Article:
The signature story!


Every professional speaker has a signature story. A story that has been carefully crafted, rehearsed countless times and identifies the speaker’s main content.

You as a speaking professional should have a story for your expertise. If in your company, you are the expert in customer service, a story told by you can either illustrate the best of customer service or the worst. Each story is a teaching tool to your associates.

Spend time looking at your everyday events that will illuminate all sides of your expertise. Starting crafting several stories and begin to focus on one or two key stories. A story can always be pushed aside when events happen that illustrate better your content.

Take classes in storytelling. Read classic novels and try to identify the key features that makes the story great.

Once you have that story, don’t be reluctant to use it in your company meetings. Remember you are the expert!



Your family does…what!

imageOne common question every comedian is asked, “Where do you get your material?” The answer is always same, “Everyday experiences.”

One great source of stories for any speaker is their own family history. We all have stories that we can tell to illustrate any point we want to make.

The problem is that you as the speaker know the story intimately while the audience knows nothing of the people or the circumstances surrounding the story. Your difficulty comes from trying to put in enough details to tell the story but not too many details. This is where revision and editing are important. It is best to practice your story in front of another person and have that person judge your story; too many details or too few. Your evaluator can also tell you which parts of the story are significant to your audience.

Start is by listing your family stories in a journal. Write down what you remember about the people, places and situations. Then begin to edit and revise.

When I was a kid…



One great way to make a point to a very adult audience is to tell a kid’s story. Not just any kid’s story but something that happened to you! Every adult has started as a child. We all experience the FEAR of learning how to ride a bike or trying something new. Or we had that special relative or teacher who had that profound effect on our lives. We have all had that first day of school and how we felt.

The problem is that we have forgotten those child moments and it is our job as speakers to remind our audience. By telling the audience on how specific events, relatives or teacher taught us as a child, your audience will then apply this information to their own life. According to Professor Stone, family stories tell us, “who we are and how we got that way.”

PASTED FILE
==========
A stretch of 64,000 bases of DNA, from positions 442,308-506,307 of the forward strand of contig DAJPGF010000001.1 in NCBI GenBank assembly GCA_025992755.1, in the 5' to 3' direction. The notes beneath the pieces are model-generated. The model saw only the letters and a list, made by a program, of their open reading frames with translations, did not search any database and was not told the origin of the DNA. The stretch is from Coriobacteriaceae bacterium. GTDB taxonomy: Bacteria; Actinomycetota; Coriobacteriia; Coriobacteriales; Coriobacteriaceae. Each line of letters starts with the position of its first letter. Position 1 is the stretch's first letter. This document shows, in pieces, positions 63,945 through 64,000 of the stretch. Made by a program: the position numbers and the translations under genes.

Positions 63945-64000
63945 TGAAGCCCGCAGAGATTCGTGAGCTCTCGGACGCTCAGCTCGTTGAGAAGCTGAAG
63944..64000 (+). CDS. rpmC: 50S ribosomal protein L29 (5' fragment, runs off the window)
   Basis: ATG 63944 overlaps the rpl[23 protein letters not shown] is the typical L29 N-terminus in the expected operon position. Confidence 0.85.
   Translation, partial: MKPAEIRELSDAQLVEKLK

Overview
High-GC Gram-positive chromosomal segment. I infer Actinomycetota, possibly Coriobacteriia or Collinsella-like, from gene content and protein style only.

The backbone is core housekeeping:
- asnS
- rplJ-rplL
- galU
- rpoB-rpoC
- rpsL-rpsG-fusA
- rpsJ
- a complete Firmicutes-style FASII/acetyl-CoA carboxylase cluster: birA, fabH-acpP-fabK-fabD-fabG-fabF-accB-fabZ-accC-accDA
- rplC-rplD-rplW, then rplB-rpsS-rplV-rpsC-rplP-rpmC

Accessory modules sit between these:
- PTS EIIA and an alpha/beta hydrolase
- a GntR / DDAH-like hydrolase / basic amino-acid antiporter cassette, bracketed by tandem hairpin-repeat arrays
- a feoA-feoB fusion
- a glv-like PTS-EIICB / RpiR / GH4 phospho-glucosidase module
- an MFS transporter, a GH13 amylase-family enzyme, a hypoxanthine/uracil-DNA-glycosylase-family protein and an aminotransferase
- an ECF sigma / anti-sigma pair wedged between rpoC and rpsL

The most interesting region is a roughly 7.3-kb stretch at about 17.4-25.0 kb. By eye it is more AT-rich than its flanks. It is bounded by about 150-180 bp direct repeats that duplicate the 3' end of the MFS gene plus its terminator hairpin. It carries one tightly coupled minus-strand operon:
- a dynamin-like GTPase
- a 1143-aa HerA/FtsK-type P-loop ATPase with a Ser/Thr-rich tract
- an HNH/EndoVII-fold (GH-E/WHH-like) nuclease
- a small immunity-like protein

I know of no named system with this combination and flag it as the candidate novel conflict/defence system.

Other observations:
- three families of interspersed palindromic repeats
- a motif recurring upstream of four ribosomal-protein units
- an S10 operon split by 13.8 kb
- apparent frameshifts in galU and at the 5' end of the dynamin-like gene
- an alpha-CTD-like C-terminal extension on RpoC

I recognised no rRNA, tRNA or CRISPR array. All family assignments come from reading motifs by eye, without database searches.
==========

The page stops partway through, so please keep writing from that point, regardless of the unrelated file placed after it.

Start with your own life. Begin writing in a journal about your own life stories. Remember, the more you write, the more you will remember.

One problem is that you know your family story better than your audience. So you must practice, edit, revise and practice again. Practice your story in front of someone and ask their impression. You might be surprise as to what they see.

So…let me tell you a story when I was a kid.

Great story!


Any story told to an audience involves a three way relationship between the speaker, the audience and the story. Think of this as a triangle with each corner representing an element of this relationship. None of the corners are independent because each part is connected.
When you tell a story to an audience, you are making a connection to your audience. The audience in turn is making a connection back to you, the speaker, because of the story. It is very important to ask yourself if your story is truly making that connection. Some stories are better for one audience than for another. You as a speaker have choices in what story you tell and in how you tell this story. Many people think that telling a story is a fixed process. However because you have a choice in telling the story, the process is fluid. You must spend time in the practice of telling your story. You have to look at it from all angles. You must realize that telling a story must never be an accident but must always be something that is planned exactly in order to gain the power of storytelling.